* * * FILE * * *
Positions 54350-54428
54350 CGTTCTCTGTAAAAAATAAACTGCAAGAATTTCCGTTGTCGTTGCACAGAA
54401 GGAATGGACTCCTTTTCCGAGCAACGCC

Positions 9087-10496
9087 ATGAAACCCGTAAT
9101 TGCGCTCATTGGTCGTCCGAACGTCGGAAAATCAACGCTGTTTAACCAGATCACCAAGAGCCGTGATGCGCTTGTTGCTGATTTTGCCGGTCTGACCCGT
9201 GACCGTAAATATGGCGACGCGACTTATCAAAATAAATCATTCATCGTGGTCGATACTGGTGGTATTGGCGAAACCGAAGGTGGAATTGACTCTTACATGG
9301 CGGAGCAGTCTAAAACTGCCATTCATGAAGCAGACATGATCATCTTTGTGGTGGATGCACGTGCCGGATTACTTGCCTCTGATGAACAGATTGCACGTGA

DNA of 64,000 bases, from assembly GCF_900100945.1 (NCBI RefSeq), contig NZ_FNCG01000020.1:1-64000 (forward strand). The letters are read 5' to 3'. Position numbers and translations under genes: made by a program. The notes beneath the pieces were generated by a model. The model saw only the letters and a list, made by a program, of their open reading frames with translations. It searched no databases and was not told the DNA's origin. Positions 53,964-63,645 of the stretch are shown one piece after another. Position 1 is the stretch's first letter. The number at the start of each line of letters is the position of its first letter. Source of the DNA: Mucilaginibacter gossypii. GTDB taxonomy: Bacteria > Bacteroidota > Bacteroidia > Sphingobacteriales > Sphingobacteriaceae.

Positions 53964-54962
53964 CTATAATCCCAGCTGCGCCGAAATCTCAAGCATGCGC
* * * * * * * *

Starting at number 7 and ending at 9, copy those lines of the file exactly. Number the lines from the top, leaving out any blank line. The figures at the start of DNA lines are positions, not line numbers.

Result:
9201 GACCGTAAATATGGCGACGCGACTTATCAAAATAAATCATTCATCGTGGTCGATACTGGTGGTATTGGCGAAACCGAAGGTGGAATTGACTCTTACATGG
9301 CGGAGCAGTCTAAAACTGCCATTCATGAAGCAGACATGATCATCTTTGTGGTGGATGCACGTGCCGGATTACTTGCCTCTGATGAACAGATTGCACGTGA

DNA of 64,000 bases, from assembly GCF_900100945.1 (NCBI RefSeq), contig NZ_FNCG01000020.1:1-64000 (forward strand). The letters are read 5' to 3'. Position numbers and translations under genes: made by a program. The notes beneath the pieces were generated by a model. The model saw only the letters and a list, made by a program, of their open reading frames with translations. It searched no databases and was not told the DNA's origin. Positions 53,964-63,645 of the stretch are shown one piece after another. Position 1 is the stretch's first letter. The number at the start of each line of letters is the position of its first letter. Source of the DNA: Mucilaginibacter gossypii. GTDB taxonomy: Bacteria > Bacteroidota > Bacteroidia > Sphingobacteriales > Sphingobacteriaceae.